Tritium charges ahead with global growth
17 December 2021
‘In five years, Tritium expects to be #1 globally in the DC fast-charging market, with sales exceeding US$1 billion.’
Jane Hunter, Chief Executive Officer, Tritium
The UK is targeting 100% of new vehicle sales to be electric by 2030.
This means the electric vehicle (EV) charging infrastructure needs to be ready, according to Jane Hunter, Tritium’s CEO. And this is where Tritium’s EV rapid charging technology comes in.
Tritium entered the UK market in 2017 and has 700 rapid chargers in situ today.
In October 2021, Tritium was crowned the “Chargepoint Manufacturer of the Year” at the Electric Vehicle Innovation & Excellence (EVIE) awards. The UK-based judges singled out Tritium's liquid cooling technology and global footprint.
The recently signed Australia-UK Free Trade Agreement will continue to support Tritium’s aggressive growth agenda. The business aspires to dominate the UK market. Just over 10% of the UK’s 2020 car registrations were either EV plug-ins or hybrids.
The Australian Government helps spark global expansion
Today the innovative Australian business’ rapid chargers are in 41 countries.
By using government and industry support, Tritium’s rapid-charging technology accounts for 20% of the market in Europe.
‘As well as our UK charging network relationships with Osprey, Gridserve, Drive Energi and Shell Recharge, Austrade opens doors for us. They have a great presence in the global markets where we are growing,’ says Nathan Dunlop, Tritium’s Vice President of Strategy.
‘Austrade is always there to help,’ says Dunlop. ‘They’ve supported us in the US, where we have a 15% share of the market. They’ve also helped us in Europe, where we have our state-of-the-art facility in Amsterdam.’
Tritium recently opened a regional office in Singapore to cater for the Asia-Pacific and Middle East markets. It is also poised to list on the Nasdaq. This will turn it into a multibillion-dollar company, boosting its capacity to conquer global markets.
Tritium is the first company in the world to implement Plug and Charge (ISO 15118). This allows EVs and charging equipment to communicate, authenticate and transact seamlessly through the charging cable.
Tritium’s Brisbane-based team of engineers and designers have more than 20 years automotive experience. These clever minds are continuing to develop innovative direct current (DC) rapid chargers.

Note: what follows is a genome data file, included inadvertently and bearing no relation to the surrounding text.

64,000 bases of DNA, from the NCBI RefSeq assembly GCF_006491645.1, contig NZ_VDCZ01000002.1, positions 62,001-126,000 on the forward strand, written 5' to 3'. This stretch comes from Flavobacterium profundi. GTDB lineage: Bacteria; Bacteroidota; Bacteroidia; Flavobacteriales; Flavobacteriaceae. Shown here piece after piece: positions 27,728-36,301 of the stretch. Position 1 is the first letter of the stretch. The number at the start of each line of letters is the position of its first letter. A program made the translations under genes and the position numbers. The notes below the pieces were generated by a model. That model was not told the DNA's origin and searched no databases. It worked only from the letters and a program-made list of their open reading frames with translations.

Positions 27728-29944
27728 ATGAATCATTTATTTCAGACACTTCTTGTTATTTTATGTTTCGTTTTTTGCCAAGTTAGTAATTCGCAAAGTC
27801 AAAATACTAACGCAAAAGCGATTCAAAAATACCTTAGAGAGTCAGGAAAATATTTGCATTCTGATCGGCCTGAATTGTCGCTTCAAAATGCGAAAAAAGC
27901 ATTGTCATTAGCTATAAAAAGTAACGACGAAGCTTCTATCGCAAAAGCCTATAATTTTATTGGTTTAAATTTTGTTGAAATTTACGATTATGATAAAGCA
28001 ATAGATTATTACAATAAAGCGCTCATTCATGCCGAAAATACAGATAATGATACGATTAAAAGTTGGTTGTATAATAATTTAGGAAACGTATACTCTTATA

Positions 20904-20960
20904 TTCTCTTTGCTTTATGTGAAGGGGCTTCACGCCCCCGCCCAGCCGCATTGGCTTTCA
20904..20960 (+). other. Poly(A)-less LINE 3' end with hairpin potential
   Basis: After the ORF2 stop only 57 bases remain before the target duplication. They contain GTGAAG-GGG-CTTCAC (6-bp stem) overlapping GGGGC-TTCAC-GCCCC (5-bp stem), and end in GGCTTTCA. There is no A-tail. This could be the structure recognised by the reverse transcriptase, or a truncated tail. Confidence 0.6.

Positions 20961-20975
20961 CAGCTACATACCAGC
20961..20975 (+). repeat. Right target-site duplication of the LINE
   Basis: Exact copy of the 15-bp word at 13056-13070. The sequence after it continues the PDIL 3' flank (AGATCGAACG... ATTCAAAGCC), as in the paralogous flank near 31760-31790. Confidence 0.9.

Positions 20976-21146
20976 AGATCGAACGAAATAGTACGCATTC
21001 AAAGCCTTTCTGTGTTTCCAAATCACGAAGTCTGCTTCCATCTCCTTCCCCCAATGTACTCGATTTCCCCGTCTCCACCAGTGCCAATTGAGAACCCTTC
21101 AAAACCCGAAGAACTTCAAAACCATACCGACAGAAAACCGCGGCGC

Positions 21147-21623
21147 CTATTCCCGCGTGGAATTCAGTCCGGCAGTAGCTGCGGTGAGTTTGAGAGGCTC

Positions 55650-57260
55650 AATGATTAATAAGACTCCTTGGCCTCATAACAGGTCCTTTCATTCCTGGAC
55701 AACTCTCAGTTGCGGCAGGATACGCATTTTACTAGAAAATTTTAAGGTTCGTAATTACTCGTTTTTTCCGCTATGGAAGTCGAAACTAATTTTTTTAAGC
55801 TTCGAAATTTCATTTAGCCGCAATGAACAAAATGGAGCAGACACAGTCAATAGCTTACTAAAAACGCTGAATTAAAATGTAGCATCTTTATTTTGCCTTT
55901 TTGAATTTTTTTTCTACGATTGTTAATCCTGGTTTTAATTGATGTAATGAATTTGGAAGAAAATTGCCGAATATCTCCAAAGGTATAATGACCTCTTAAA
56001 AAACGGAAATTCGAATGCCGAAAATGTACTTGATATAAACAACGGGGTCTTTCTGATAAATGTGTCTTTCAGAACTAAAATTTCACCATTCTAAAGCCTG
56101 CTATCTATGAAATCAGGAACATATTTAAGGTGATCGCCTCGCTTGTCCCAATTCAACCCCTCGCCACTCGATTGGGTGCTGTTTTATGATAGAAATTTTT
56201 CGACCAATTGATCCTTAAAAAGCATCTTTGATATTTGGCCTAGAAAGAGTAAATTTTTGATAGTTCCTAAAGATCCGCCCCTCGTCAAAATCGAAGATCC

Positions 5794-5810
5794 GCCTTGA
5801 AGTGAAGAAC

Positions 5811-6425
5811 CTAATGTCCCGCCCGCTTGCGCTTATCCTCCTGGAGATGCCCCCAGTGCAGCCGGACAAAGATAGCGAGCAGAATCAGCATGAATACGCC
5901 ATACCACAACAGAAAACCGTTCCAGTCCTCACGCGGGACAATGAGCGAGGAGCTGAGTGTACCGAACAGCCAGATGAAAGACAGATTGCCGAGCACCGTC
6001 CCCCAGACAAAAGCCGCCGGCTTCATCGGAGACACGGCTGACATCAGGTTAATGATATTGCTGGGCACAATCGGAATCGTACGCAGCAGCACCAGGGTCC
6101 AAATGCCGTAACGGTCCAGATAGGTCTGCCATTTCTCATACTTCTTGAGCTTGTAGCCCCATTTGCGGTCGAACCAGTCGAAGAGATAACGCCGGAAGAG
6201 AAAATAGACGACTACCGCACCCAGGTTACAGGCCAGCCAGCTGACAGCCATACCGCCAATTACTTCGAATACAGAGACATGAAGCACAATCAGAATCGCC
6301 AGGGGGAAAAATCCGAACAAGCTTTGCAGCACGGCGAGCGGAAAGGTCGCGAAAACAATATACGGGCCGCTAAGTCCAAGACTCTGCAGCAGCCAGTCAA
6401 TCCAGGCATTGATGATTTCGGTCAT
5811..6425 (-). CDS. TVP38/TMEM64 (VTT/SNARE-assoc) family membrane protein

These rapid chargers enable vehicles to recharge in 15 to 20 minutes. Meanwhile, the driver can pop into a service station or visit the gym or supermarket.
Jack Ulrich, Tritium’s global head of marketing, says: ‘I am anticipating the day when my current one-year-old asks me: You mean you only had the option to “range” in your car at a place called a “petrol” or “gas” station? You couldn’t plug in your car everywhere?’
Australia’s World Solar Challenge
The Tritium story began in 1999. Three University of Queensland engineering students built a motor inverter to drive a solar-powered vehicle. They used the vehicle to enter Australia’s famous World Solar Challenge.
In 1999, their SunShark came third, and was awarded the GM Sunraycer Award for Technical Achievement.
The team realised its technical innovation could be translated into commercial, real-world applications. That was the beginning of today’s global aspirant Tritium. The trio developed Tritium’s first product, the Gold Controller motor inverter for solar vehicles. The product is still used by many of the world’s solar racing cars today.
The three students, Dr David Finn, Dr Paul Sernia and James Kennedy, founded Tritium in 2001. Today Dr Finn is Executive Director and Chief Growth Officer. Dr Sernia is Board member and Non-Executive Director. Kennedy is Tritium’s Executive Director and Chief Technology Officer.
Tritium’s long-term vision
Jane Hunter shared her long-term vision at a recent global forum. ‘In 10 years from now, Tritium will also hold #1 globally in the fast home-charger market,’ she says.
‘I look forward to a future where cars form micro grids of energy storage, selling energy back to the grid. The grid will be fully powered by renewable energy, with zero emissions from tailpipes on our roads, no noise pollution from petrol engines, and no emissions from coal-fired power stations.’
Tritium Chief Executive Officer Jane Hunter.
Jane Hunter was speaking at the US-Australia Dialogue on Climate Change & Low Emissions Technologies. Also present were Professor Alan Finkel, Julie Shuttleworth, CEO Fortescue Future Industries, Deputy CEO Fortescue Metals Group, and Rod Colwell, CEO Controlled Thermal Resources.
Go further, faster with Austrade